There will be fewer diversity-focused roles in NHS England, Health Secretary Sajid Javid said on Wednesday as he announced a major management shakeup in the public health system.
Javid said the government “must spend every penny with care” when voters are feeling the cost of living pressure, but Labour’s shadow health secretary Wes Streeting accused the government of “throwing red meat” to Conservative backbenchers amid Prime Minister Boris Johnson’s leadership crisis.
Javid was speaking in Parliament about what he called a “once in a generation shakeup of management, leadership, and training” in the NHS after an independent review found “institutional inadequacy in the way that leadership or management is trained, developed, and valued.”
The review, led by Royal Marines’ retired general Sir Gordon Messenger and Chair of Leeds Teaching Hospitals Dame Linda Pollard, also found that behaviour such as discrimination, bullying, and responsibility avoidance has become “almost normalized in certain parts of the system.”
One of the seven recommendations of the review was NHS should take action to “improve equality, diversity, and inclusion (EDI), including embedding inclusive leadership practice as the responsibility of all leaders, committing to promoting equal opportunity and fairness standards, more stringently enforcing existing measures to improve equal opportunities and fairness, and enhancing [care watchdog Care Quality Commission’s] role in ensuring improvement in EDI outcomes.”
While accepting the recommendation, Javid told MPs this will not translate into more people working in diversity, but the opposite.
“In my view, there are already too many of these roles. And at a time when our constituents are facing some real pressures around the cost of living, we must spend every penny with care.”
The health secretary said it should be “everyone’s responsibility” to promote fairness and equal opportunities at work instead of “farming out” the job to a specific group of managers.
Commenting on the point in Javid’s statement, Streeting said NHS leadership “still doesn’t represent the diversity of the population it serves.”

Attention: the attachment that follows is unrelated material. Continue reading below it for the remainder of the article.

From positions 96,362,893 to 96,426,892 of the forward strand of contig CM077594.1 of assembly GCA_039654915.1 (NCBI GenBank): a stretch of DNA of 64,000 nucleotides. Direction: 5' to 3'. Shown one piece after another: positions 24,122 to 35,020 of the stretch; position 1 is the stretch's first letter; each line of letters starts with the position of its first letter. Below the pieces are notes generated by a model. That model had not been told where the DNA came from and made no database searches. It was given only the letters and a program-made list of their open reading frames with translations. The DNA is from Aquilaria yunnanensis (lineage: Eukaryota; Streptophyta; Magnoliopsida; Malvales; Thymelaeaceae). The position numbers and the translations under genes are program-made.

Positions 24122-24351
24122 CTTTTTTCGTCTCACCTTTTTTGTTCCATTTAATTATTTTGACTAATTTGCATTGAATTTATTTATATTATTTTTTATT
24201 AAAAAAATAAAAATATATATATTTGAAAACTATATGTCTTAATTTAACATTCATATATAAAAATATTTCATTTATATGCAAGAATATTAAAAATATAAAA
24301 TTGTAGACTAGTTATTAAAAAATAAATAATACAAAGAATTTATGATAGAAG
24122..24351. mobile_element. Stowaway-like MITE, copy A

Insinuating Javid was trying to satisfy conservative backbenchers after the prime minister survived a vote of confidence in his leadership where 41 percent voted against him, the shadow health secretary said he’d like to hear specific plans to improve equality, diversity, and inclusion “instead of throwing red meat to his own back benches, for reasons I think will probably be obvious to everyone.”
Messenger, former vice chief of the defence staff who led the Royal Marines in the invasion of Iraq, was drafted in October last year to review NHS leadership to ensure the investment in the public care system is well spent.
Messenger’s report also recommended the development of consistent management standards through accredited training and clear routes to progression and promotion to ensure a “strong pipeline of future talent.”
It also calls for support and incentives for the best leaders and managers to take on the most difficult roles so they are seen as “the best jobs rather than the most feared jobs.”
Messenger said he believed the recommendations could transform leadership in the sector.
“A well-led, motivated, valued, collaborative, inclusive, resilient workforce is the key to better patient and public health outcomes, and must be a priority,” he said.
“This must be the goal and I believe our recommendations have the potential to transform health and social care leadership and management to that end.”
Javid told Parliament that Messenger’s recommendations are “comprehensive common-sense recommendations” which the government will accept in full.
Streeting also called the recommendations “sensible” and said he’s “pleased” that the government has “committed to implementing them.”
PA Media contributed to this report.